New Delhi: The monsoon session of parliament started on a stormy note on Tuesday with adjournments and clear signals of a stalemate as the Congress said it would stall proceedings over its demand for the resignation of External Affairs Minister Sushma Swaraj and two chief ministers over the Lalit Modi controversy and the Vyapam scam.
The Bharatiya Janata Party hit back, accusing the Congress of running away from debate on these issues, and threatened to rake up controversies surrounding Congress chief ministers.
The Rajya Sabha saw many adjournments on the Lalit Modi issue, while the Lok Sabha was adjourned for the day after paying respects to sitting member Dileep Singh Bhuria and former members who passed away in the inter-session period.
Earlier in the morning, Prime Minister Narendra Modi hoped that the session will be fruitful and witness many good decisions.
As the Rajya Sabha met a few minutes later, the Congress sought to build pressure for the resignation of Sushma Swaraj and Rajasthan Chief Minister Vasundhara Raje for their help to former IPL chief Lalit Modi and of Madhya Pradesh Chief Minister Shivraj Singh Chouhan over the Vyapam (Vyavsayik Pariksha Mandal) scam.
Mahila Congress workers held a protest near parliament to press for the resignations of the BJP leaders.
Congress leader Anand Sharma told reporters following repeated adjournments in the Rajya Sabha that his party was determined to ensure accountability by the BJP-led government and would not let parliament function till its demands for the resignations were met.
"This government is thick-skinned and think they are not accountable. Both houses of parliament will function only after there is accountability," he said.
The Rajya Sabha saw three adjournments before lunch.
The Congress and the Samajwadi Party had given notice for suspending the business of the house to take up the debate on the Lalit Modi issue.
Speaking in the house, Anand Sharma said the government promised transparency in its functioning.
"This promise has been broken. There are 14 FIRs by the Enforcement Directorate against him (Lalit Modi). Governments change, laws don't change," he said.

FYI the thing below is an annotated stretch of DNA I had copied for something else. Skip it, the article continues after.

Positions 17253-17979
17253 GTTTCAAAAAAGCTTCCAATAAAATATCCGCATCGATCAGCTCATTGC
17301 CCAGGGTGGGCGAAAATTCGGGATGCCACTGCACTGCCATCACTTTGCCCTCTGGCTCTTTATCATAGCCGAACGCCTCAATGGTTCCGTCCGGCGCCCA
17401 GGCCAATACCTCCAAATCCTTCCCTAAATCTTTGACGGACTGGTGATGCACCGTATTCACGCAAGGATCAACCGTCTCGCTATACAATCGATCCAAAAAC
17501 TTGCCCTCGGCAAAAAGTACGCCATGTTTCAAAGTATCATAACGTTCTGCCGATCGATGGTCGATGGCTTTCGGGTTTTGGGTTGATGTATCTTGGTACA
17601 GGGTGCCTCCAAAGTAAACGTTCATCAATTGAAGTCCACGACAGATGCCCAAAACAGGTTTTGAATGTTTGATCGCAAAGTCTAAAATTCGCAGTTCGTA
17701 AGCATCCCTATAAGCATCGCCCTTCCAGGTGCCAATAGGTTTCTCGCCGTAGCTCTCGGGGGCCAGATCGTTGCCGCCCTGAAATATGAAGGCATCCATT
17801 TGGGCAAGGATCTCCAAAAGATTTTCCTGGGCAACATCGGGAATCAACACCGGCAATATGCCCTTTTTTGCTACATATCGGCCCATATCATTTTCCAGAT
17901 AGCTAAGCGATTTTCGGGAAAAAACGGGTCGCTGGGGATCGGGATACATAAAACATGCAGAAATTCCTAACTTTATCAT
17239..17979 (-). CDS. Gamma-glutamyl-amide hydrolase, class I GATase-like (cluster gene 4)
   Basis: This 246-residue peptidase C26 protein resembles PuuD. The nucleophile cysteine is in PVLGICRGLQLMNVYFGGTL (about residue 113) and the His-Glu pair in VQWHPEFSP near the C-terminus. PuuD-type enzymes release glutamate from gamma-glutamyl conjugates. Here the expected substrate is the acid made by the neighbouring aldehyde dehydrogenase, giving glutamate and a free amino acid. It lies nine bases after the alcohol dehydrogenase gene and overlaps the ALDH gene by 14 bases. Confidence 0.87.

The Congress leader alleged that travel documents granted to Lalit Modi by Britain to go to Portugal to attend to his cancer-stricken wife were "used by him for tourism".
"Within two and a half months of coming to power, this (Modi) government asked the UK to give travel documents to Lalit Modi," Sharma said.
In response, Finance Minister Arun Jaitley asked the Opposition to begin a debate on the issue right away.
"Start the discussion, Sushma Swaraj will reply," Jaitley said.
However, the Opposition members created a ruckus over their demand, forcing adjournment of the upper house till noon and then till 12.30 p.m. and 2 p.m.
When the house met post-lunch, Rajya Sabha Deputy Chairperson P.J. Kurien allowed some members to speak before conveying his decision on the motion for suspension of house business.
Communist Party of India-Marxist leader Sitaram Yechury said a probe should be ordered in the Lalit Modi case as well as the Vyapam scam and all tainted ministers should demit office till the probes conclude.
Samajwadi Party leader Naresh Agrawal also made a similar demand.
Congress members later trooped near the chairperson's podium even as Kurien allowed the motion and called upon members to move it.
Amid the ruckus, the upper house was adjourned till 3 p.m. and later for the day.
Sushma Swaraj also conveyed her willingness for an immediate debate through tweets.
Parliamentary Affairs Minister M. Venkaiah Naidu, however, said there was no immoral act by any minister and accused the Congress of trying to defame the government.
"That's why they are not willing for a debate," Naidu said, adding that there was no substitute to healthy debate in a democracy.
BJP leader and union minister Ravi Shankar Prasad told reporters that if the Opposition wanted discussion on Vyapam, they must agree to discuss controversies related to Congress chief ministers in Assam, Kerala and Himchal Pradesh.
He said the Congress was "running away from discussion because it knows it will be exposed".